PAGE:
In recent years, and throughout the #metoo era, NDAs have been front and centre in public scandals involving the rich and famous, having been reportedly used by Harvey Weinstein, Sir Philip Green and Jeffrey Epstein to name but a few, to silence alleged sexual harassment claims.
However it is not just celebrities who have been utilising NDAs. A BBC investigation in 2020 showed that nearly one third of universities and at least 300 university students, likely many more, had signed NDAs following making complaints against their university, with the total cost paid out being at least £1.3m. Indeed figures from the House of Commons in 2018 show that more than £2.4m had been spent through NDAs over a period of five years.
The fear is that victims are feeling betrayed, intimidated and being pressurised into signing agreements which stop them from speaking out and NDAs protect the reputations of perpetrators and allow them to re-offend, resulting in an abusive cycle of behaviour occurring.
As a result of this, there have been a number of inquiries and consultations by the Equality and Human Rights Commission and the Women and Equalities Committee and now the Government into the use of NDAs. These consultations concluded that there was a need for further Government legislation to ensure that what amounted to legitimate discussion of allegations of discrimination or harassment take place and were not suppressed through the use of NDAs. It was also concluded that clauses limiting the rights of individuals to seek professional support or advice should be unenforceable. There have also been a number of recommendations relating to the need for better guidance for employers and institutions on handling investigations into grievances relating to discrimination or harassment.
At the January 2022 launch of a pledge backed by government, universities and campaigners, promising not to use NDAs in dealing with complaints of sexual misconduct, bullying, and other forms of harassment, Minister for Higher and Further Education Michelle Donelan said:
Sexual harassment is horrendous and complainants should never be bought or bullied into silence simply to protect the reputation of their university. Such agreements make it harder for other victims to come forward and help hide perpetrators behind a cloak of anonymity."
Separately in 2018 the Solicitors Regulation Authority issued a warning notice to remind practitioners of the key issues and risks associated with using and advising on the use of NDAs in certain circumstances. In particular it re-iterated that an agreement seeking to prevent the disclosure of criminal activity, including sexual misconduct, could amount to perverting the course of justice.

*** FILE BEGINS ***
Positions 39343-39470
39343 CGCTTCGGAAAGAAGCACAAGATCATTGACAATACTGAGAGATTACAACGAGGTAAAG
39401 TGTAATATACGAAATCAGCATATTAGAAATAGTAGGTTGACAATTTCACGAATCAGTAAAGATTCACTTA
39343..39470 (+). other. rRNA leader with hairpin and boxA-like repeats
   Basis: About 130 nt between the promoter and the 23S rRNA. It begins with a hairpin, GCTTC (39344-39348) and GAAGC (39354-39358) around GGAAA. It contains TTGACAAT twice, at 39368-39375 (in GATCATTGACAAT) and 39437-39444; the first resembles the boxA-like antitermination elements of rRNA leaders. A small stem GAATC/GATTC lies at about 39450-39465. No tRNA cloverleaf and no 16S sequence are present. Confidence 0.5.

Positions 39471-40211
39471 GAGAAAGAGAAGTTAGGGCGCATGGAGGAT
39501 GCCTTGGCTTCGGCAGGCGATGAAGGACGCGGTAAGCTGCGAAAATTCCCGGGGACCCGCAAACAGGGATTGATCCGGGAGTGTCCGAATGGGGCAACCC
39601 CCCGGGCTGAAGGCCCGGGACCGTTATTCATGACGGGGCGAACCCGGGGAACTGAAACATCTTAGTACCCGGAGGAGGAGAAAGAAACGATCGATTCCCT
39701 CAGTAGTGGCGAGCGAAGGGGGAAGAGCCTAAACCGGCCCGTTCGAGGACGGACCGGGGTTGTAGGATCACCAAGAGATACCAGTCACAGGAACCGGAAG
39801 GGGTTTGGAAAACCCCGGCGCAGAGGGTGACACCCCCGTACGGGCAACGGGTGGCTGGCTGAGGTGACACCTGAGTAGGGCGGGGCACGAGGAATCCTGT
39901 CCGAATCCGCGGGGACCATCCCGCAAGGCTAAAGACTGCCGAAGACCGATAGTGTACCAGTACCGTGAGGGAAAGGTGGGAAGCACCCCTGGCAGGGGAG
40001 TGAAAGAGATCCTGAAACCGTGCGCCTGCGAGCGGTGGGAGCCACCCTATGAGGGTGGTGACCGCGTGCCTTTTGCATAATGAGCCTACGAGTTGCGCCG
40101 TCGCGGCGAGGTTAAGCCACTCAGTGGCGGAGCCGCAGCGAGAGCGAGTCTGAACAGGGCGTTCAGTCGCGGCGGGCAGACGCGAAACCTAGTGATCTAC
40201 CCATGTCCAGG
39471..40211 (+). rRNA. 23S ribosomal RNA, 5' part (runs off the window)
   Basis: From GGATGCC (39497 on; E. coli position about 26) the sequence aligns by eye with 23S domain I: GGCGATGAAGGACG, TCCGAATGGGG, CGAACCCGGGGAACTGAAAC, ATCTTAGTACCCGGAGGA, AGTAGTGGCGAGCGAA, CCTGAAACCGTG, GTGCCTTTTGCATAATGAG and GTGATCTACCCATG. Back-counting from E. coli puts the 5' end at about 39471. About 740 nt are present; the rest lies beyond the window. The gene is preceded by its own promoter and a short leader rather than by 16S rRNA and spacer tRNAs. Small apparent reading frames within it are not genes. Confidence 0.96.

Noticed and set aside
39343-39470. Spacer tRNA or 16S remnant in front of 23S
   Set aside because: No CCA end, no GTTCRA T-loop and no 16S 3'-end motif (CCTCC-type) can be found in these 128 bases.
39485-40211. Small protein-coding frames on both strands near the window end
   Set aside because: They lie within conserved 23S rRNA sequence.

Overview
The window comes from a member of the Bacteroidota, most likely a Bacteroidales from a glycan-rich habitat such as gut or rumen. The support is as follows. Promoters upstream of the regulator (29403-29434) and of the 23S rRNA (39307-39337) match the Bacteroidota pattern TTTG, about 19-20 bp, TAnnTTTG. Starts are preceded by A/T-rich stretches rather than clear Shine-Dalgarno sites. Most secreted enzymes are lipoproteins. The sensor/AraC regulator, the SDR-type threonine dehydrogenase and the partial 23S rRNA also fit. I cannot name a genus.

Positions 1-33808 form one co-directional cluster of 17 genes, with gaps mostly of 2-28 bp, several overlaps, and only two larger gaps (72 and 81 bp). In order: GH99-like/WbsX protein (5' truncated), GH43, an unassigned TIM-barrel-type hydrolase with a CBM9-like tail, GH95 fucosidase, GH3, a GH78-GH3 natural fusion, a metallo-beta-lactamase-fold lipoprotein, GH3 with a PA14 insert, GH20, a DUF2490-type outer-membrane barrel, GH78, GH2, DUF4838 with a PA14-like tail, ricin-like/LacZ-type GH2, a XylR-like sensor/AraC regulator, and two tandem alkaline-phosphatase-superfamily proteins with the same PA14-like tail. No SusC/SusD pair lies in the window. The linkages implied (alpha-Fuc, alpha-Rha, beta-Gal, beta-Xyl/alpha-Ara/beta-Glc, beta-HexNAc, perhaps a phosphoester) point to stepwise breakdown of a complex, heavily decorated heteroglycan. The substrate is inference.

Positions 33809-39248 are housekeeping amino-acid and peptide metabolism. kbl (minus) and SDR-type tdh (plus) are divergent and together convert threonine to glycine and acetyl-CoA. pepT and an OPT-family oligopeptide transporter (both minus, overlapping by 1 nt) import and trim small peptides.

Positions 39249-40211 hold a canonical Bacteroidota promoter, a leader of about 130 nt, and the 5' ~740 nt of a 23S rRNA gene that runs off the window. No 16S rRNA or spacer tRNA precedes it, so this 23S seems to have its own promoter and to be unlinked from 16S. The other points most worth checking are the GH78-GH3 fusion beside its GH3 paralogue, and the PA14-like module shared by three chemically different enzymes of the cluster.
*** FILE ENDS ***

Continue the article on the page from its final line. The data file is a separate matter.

Whilst NDAs can be a vital tool in protecting trade secrets, imminent business deals and to ensure employees do not take clients, data and tricks of the trade to competing businesses, it does appear their use in hushing up misdemeanours may be coming to an end. Ministers and campaigners have recently backed this new pledge to end the use of NDAs within universities to silence complainants in sexual harassment cases. Six university Vice-Chancellors, including Cambridge and Exeter, have signed up to a pledge promising not to use NDAs to deal with complaints of sexual misconduct, bullying and other forms of harassment. Michelle Donelan has also called on all universities to follow suit and sign up to the pledge, with a list of participating institutions to follow on the #CantBuyMySilence website. The latter is a global campaign set up by former Harvey Weinstein aide Zelda Perkins and Canadian law professor Julie Macfarlane, which aims to end the harmful use of NDAs.
The above mirrors Government plans to bring in new legislation to crack down on the use of NDA’s in employment.
Universities have a duty of care towards their students and staff, including to provide a safe and supportive environment and this pledge reiterates the importance of ensuring that all institutions have robust policies and procedures in place to deal with complaints and/or disciplinary issues. Indeed, especially following the desperately sad case of Sarah Everard and the Everyone’s Invited initiative, there has been a recent societal shift in both attitude and approach. Now many institutions and employers are taking the stance that open disclosure and discussion of discrimination and harassment issues and how they are dealt with demonstrates an enlightened, transparent, accountable and zero-tolerance approach to these issues and reflects positively in showing that the institution/employer recognises, understands and indeed tackles such issues.
Final words go to Alistair Jarvis CBE, Chief Executive of Universities UK, who recently said:
Universities should not use NDAs or confidentiality clauses in settlement agreements in harassment cases, or allow any agreements which prevent open conversations about harassment. Such clauses can be barriers to the reporting of concerns and are both unethical and unacceptable."
If you would like any more information on the matters covered above, please contact Natalie Kent, a dispute resolution Solicitor in both our Education and Administrative and Public Law Disputes Teams. Our team regularly advises institutions on how to deal with complaints, including relating to sexual misconduct, the managing of associated investigations and outcomes, and can provide support in ensuring robust policies and procedures are in place.
The content of this article is for general information only. It is not, and should not be taken as, legal advice. If you require any further information in relation to this article please contact the author in the first instance. Law covered as at January 2022.